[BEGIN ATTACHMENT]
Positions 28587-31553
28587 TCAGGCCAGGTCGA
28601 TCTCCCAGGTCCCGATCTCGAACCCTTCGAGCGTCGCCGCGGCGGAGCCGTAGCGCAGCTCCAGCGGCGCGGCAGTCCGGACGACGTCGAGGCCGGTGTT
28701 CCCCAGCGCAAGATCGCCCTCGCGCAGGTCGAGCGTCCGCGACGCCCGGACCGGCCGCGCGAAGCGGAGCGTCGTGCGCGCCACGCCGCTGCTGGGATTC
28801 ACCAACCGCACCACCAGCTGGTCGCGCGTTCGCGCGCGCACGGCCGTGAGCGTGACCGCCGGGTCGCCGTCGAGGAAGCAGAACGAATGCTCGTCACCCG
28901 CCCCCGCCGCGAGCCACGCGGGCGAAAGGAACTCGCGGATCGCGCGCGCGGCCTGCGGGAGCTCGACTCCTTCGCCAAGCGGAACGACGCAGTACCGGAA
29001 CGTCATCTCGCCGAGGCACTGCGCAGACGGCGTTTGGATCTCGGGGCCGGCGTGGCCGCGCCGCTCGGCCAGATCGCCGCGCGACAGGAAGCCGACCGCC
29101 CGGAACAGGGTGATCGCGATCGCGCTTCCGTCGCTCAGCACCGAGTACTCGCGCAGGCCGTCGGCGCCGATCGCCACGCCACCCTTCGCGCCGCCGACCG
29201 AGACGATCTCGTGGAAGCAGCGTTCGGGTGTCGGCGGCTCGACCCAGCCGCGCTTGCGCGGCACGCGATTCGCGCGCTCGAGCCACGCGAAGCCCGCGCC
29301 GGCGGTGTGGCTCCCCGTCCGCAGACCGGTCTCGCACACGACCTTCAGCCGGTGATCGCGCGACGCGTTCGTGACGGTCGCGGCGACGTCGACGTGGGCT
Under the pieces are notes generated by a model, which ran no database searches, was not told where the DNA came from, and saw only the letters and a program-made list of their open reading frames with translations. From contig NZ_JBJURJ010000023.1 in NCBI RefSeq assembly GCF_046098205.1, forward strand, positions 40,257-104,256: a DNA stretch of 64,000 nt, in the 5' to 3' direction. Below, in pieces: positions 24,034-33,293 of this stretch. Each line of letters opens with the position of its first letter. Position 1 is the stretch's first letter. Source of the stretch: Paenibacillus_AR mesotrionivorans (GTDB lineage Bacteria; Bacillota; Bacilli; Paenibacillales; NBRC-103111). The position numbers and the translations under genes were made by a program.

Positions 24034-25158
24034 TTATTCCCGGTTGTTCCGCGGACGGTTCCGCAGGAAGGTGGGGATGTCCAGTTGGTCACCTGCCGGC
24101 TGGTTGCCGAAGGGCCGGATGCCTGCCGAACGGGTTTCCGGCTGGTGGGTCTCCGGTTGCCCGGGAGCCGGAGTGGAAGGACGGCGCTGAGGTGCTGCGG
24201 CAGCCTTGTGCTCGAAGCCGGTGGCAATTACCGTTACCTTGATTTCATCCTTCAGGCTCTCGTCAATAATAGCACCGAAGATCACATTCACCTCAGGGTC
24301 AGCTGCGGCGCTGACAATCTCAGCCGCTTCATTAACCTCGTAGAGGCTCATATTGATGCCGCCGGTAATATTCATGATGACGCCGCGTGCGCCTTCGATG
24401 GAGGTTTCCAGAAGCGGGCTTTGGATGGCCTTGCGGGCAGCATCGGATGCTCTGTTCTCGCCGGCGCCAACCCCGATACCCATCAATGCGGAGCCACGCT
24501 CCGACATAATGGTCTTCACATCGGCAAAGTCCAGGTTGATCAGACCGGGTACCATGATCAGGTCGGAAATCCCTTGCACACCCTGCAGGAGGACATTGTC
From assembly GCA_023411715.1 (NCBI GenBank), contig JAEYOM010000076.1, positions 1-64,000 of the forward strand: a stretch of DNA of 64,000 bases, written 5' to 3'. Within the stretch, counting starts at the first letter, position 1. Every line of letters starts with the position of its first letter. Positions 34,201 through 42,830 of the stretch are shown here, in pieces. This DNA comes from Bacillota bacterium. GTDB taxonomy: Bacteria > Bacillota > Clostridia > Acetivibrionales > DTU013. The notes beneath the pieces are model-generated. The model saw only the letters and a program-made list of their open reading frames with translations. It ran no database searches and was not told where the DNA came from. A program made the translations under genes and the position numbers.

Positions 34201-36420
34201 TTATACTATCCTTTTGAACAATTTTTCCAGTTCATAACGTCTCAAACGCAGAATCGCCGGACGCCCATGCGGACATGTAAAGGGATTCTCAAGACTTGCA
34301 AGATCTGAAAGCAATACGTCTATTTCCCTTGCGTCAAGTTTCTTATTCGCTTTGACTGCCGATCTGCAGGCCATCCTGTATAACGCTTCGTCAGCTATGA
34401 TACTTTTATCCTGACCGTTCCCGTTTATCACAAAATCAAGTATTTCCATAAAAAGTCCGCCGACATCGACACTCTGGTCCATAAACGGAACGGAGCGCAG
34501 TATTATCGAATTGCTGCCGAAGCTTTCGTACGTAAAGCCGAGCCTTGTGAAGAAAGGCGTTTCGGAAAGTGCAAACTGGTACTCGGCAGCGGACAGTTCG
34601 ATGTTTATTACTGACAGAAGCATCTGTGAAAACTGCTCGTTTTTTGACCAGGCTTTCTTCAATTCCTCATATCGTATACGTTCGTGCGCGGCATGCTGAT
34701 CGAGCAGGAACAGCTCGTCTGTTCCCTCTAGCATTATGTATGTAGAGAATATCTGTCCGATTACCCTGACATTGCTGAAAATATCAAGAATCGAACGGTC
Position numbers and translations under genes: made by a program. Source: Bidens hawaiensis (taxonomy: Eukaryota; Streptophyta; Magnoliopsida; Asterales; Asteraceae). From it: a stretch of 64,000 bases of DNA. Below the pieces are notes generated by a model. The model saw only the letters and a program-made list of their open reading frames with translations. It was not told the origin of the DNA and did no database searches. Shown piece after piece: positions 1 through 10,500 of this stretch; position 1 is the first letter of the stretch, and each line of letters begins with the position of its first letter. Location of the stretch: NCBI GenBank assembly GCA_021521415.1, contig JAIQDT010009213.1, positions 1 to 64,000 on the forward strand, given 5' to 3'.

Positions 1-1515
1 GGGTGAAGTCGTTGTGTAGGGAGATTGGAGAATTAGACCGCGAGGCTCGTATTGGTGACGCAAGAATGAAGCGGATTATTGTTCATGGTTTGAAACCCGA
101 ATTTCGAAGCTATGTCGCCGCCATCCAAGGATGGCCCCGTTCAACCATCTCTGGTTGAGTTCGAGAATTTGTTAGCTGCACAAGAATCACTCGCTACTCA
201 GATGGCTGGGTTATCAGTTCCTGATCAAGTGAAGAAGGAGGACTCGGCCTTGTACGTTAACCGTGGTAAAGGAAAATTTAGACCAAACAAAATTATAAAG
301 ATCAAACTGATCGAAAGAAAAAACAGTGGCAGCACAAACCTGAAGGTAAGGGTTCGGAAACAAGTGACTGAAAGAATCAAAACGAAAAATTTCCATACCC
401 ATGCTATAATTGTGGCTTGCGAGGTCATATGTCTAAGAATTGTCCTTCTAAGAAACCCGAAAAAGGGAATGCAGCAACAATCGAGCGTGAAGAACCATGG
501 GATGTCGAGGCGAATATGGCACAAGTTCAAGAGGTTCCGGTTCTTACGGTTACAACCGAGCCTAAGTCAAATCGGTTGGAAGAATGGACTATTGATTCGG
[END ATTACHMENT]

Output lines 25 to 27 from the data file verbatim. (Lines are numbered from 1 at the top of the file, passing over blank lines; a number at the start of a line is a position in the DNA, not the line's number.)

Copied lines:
34601 ATGTTTATTACTGACAGAAGCATCTGTGAAAACTGCTCGTTTTTTGACCAGGCTTTCTTCAATTCCTCATATCGTATACGTTCGTGCGCGGCATGCTGAT
34701 CGAGCAGGAACAGCTCGTCTGTTCCCTCTAGCATTATGTATGTAGAGAATATCTGTCCGATTACCCTGACATTGCTGAAAATATCAAGAATCGAACGGTC
Position numbers and translations under genes: made by a program. Source: Bidens hawaiensis (taxonomy: Eukaryota; Streptophyta; Magnoliopsida; Asterales; Asteraceae). From it: a stretch of 64,000 bases of DNA. Below the pieces are notes generated by a model. The model saw only the letters and a program-made list of their open reading frames with translations. It was not told the origin of the DNA and did no database searches. Shown piece after piece: positions 1 through 10,500 of this stretch; position 1 is the first letter of the stretch, and each line of letters begins with the position of its first letter. Location of the stretch: NCBI GenBank assembly GCA_021521415.1, contig JAIQDT010009213.1, positions 1 to 64,000 on the forward strand, given 5' to 3'.